I got a list of the descriptions of the planets from Tim and put the base colour and basic continents on with a brush. After that it wasa simple job to shade the planets by dabbing on various complimentary colours with a bit of sponge, blending it all together whilst wet. The final touch was bit of white sponged on those planets with seas to represents clouds. I didn’t go to excess here to keep the underlying detail.

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After another coat of PVA to seal them I made some stands for them with cut down pens and air drying clay.

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Once all set up on the large game map I thought they looked pretty good and added to the day.

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My role on the day of the game was being kept very busy running the espionage map on a side table. The board represented a mixture of physical and conceptual areas on each of the planets and the security agents moved around the nodal map conducting operations. It certainly through up some interesting situations in the game, the system worked fine but some of the values need reworking. One player did out manoeuvre the rest with skillful play- can’t remember the last time I had a player so successfully Machiavellian.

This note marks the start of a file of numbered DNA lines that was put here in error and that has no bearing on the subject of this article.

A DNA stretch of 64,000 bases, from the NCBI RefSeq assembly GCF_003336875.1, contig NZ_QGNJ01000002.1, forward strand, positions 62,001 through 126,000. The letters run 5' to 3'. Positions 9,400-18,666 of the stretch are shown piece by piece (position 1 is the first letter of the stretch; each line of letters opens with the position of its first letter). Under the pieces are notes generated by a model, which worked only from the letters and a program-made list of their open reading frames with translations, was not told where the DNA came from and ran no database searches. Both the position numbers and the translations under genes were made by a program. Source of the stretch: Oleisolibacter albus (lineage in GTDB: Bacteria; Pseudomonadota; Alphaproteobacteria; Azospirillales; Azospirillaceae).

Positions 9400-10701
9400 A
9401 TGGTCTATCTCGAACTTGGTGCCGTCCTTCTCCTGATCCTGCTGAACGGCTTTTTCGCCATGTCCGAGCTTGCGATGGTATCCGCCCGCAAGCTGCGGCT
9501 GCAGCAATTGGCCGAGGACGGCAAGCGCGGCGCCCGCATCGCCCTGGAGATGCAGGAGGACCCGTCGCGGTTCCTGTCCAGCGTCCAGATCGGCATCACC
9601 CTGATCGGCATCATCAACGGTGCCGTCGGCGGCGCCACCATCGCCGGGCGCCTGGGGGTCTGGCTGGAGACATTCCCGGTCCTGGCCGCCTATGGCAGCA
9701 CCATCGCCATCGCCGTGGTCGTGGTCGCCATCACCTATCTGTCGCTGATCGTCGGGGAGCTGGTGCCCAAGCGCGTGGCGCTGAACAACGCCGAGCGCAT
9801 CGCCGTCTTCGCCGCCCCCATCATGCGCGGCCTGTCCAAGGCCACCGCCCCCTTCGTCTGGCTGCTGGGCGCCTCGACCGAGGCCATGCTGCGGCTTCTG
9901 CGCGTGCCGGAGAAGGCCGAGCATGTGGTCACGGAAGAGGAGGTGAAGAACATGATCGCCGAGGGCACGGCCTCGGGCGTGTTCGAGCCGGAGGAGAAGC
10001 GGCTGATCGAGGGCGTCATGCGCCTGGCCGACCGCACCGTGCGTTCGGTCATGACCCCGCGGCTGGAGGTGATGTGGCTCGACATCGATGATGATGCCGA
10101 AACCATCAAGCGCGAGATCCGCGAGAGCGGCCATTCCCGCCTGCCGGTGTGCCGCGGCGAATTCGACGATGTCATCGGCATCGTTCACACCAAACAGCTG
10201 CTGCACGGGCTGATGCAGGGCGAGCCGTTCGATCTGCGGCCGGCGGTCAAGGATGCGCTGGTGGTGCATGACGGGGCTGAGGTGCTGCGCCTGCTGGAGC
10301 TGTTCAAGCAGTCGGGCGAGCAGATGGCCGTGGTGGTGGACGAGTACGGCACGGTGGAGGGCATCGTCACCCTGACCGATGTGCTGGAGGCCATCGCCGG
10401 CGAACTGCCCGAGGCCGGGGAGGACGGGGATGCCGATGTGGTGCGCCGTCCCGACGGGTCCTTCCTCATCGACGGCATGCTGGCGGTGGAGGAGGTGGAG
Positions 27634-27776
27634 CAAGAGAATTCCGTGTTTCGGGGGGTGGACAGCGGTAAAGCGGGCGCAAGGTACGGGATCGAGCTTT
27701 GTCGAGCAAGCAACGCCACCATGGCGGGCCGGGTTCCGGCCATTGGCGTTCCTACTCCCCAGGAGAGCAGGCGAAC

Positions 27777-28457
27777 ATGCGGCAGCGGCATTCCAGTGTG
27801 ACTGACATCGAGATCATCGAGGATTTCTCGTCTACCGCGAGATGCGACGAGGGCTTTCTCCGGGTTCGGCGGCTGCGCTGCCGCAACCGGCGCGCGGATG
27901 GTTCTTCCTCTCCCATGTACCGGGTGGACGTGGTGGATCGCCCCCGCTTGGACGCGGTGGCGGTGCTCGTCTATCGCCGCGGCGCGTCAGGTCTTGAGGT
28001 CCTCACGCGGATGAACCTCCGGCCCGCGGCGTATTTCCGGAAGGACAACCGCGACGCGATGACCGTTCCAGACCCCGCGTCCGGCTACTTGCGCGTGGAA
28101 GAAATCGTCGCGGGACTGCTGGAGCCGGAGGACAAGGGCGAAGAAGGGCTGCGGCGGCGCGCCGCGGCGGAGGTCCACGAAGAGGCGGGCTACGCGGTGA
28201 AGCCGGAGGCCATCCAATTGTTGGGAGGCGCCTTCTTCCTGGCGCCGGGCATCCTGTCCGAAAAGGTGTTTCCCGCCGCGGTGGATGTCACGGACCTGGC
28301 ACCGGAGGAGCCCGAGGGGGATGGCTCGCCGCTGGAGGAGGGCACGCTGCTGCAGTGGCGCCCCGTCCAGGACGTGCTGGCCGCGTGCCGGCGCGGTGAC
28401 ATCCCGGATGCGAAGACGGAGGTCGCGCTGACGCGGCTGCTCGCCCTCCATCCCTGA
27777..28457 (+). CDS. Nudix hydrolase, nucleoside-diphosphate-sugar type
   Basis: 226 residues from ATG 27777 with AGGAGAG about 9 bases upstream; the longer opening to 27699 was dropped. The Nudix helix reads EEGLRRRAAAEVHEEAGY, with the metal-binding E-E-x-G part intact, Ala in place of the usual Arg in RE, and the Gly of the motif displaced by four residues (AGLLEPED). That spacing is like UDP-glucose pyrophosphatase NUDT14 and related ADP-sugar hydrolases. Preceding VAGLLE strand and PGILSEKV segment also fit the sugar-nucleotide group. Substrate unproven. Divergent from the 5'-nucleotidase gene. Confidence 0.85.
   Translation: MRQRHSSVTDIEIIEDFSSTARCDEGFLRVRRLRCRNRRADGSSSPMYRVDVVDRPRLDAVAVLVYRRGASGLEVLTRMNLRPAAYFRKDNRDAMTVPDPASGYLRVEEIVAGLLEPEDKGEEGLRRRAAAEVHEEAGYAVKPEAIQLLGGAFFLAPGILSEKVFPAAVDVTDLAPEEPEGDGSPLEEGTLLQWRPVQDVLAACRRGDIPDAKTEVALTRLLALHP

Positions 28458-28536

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Cheers,

 

Pete.

Watch the Skies Megagame at Birmingham.

I know I said I’d do this post earlier this week but I’ve been full of cold and snot….

 

Friday night saw me headed down to Birmingham with Paul to act as control for his version of Jim Wallman’s CLICKY ‘Watch the Skies’ which he was running through his own Story Living Games CLICKY rather than Pennine Megagames CLICKY. For those of you not in the know ‘Watch the Skies’ was the megagame that really catapulted the format into the hobby consciousness when a video was made by the you tubers ‘Shut up and Sit down’, they went to the first run through of the game that was put on by Megagame Makers CLICKY. The game spawned several sequels by Jim, getting bigger each time. The game is available to buy through gym and consequently many games of it have now been run around the world.